Current retail pot prices in California are from $250 to $400 an ounce for high grade weed, so a $38 ounce is about an 80% price reduction. Such a reduction is assumed to increase the rate of consumption, but as the authors note, "the magnitude of the consumption increase cannot be predicted because prices will fall to levels below those ever studied."

Consumption could also increase because of non-price factors, such as loss of stigma or advertising campaigns. The authors said they "could not rule out" consumption increases of 50% to 100%, which would bring consumption to levels not seen since the late 1970s, the heyday of pot smoking in America.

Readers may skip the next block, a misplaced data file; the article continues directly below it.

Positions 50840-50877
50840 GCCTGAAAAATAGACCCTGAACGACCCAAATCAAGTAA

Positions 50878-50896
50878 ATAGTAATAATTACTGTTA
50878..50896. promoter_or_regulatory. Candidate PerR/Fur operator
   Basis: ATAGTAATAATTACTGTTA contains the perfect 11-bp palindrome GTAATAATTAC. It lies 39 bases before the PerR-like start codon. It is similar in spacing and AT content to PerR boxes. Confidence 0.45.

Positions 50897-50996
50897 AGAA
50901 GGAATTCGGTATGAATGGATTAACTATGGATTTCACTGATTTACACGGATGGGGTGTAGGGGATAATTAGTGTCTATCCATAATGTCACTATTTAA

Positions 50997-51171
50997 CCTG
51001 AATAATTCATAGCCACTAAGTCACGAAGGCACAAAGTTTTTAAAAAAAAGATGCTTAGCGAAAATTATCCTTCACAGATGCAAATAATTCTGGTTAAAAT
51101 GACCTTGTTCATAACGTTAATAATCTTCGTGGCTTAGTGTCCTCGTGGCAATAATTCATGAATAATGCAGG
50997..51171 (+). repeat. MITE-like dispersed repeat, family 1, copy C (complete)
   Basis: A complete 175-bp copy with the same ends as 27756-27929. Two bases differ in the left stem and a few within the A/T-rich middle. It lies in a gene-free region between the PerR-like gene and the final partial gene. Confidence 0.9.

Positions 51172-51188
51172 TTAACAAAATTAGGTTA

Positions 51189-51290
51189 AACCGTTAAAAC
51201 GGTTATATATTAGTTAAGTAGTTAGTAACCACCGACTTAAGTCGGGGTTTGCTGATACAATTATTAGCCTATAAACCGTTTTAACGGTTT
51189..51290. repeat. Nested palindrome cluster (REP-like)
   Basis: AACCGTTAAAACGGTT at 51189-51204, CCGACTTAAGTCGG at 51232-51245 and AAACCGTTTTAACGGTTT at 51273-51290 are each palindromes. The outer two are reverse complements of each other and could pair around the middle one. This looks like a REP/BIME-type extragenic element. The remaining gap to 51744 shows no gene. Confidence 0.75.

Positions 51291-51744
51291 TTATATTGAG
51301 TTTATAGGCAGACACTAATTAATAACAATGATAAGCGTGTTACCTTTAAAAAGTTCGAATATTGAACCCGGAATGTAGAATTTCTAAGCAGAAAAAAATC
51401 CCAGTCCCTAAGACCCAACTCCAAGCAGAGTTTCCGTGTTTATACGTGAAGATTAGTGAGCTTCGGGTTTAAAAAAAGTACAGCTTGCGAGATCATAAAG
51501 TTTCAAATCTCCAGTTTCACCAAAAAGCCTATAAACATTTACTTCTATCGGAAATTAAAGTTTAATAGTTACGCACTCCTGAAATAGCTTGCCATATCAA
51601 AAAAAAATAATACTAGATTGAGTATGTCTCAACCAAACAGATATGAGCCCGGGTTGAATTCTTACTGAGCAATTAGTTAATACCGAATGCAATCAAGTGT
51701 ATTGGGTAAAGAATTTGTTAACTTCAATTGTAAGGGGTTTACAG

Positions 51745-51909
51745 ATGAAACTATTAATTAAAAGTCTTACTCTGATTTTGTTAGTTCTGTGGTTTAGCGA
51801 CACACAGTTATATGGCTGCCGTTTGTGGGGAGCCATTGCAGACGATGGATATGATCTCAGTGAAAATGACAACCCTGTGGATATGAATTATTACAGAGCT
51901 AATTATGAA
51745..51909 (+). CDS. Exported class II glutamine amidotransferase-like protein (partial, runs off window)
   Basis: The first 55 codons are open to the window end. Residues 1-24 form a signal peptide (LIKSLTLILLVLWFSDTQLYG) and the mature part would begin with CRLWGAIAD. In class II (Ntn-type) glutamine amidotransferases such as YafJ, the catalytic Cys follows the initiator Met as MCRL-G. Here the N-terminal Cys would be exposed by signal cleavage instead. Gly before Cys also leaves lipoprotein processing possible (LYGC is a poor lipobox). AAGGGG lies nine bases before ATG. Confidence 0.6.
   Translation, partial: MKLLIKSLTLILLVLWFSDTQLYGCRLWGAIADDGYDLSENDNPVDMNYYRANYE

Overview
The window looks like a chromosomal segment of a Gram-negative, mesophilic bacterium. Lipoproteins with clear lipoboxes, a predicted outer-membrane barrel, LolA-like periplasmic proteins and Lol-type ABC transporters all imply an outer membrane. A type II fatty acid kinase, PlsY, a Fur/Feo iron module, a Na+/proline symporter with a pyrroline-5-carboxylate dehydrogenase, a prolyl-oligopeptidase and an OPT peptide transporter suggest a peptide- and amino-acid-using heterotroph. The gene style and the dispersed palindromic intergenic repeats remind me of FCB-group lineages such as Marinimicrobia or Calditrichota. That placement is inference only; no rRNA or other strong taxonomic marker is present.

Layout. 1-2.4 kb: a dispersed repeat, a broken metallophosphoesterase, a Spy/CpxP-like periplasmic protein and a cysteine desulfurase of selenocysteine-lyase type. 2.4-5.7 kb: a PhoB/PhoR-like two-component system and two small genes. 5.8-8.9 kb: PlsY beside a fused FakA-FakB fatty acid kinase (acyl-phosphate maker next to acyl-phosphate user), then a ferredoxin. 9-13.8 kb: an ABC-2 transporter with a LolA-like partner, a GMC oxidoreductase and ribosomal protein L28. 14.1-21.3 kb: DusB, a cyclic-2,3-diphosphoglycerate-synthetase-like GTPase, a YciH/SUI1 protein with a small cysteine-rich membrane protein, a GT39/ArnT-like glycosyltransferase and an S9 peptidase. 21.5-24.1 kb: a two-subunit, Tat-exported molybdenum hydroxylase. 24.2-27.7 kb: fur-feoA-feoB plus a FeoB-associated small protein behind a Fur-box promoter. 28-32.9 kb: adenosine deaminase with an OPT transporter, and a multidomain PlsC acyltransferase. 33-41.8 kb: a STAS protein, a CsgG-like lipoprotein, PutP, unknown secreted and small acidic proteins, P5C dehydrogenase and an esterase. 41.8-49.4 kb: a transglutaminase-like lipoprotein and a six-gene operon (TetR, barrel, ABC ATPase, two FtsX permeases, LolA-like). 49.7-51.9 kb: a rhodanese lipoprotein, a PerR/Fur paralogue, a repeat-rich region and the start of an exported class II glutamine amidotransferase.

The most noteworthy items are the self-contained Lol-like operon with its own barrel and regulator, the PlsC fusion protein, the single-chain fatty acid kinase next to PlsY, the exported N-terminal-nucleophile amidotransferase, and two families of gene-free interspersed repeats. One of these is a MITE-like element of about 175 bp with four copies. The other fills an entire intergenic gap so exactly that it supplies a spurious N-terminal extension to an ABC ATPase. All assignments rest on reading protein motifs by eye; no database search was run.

The state Board of Equalization estimated that legalization could generate $1.4 billion a year in tax revenues, based on the $50 an ounce tax envisioned in legislation sponsored by Assemblyman Tom Ammiano (D-San Francisco). The marijuana legalization initiative, Proposition 19, however, does not include provisions for taxation at the state level, only at the local level, and only if those localities decide to allow taxed and regulated marijuana production and sales.

Those considerations, as well the abovementioned factors of level of taxation and tax evasion and the response of the federal government mean revenue estimates vary wildly and could be dramatically lower or higher than the board's $1.4 billion a year estimate.

"There is considerable uncertainty about the impact that legalizing marijuana in California will have on consumption and public budgets," said Beau Kilmer, the study's lead author and a policy researcher at RAND. "No government has legalized the production and distribution of marijuana for general use, so there is little evidence on which to base any predictions about how this might work in California."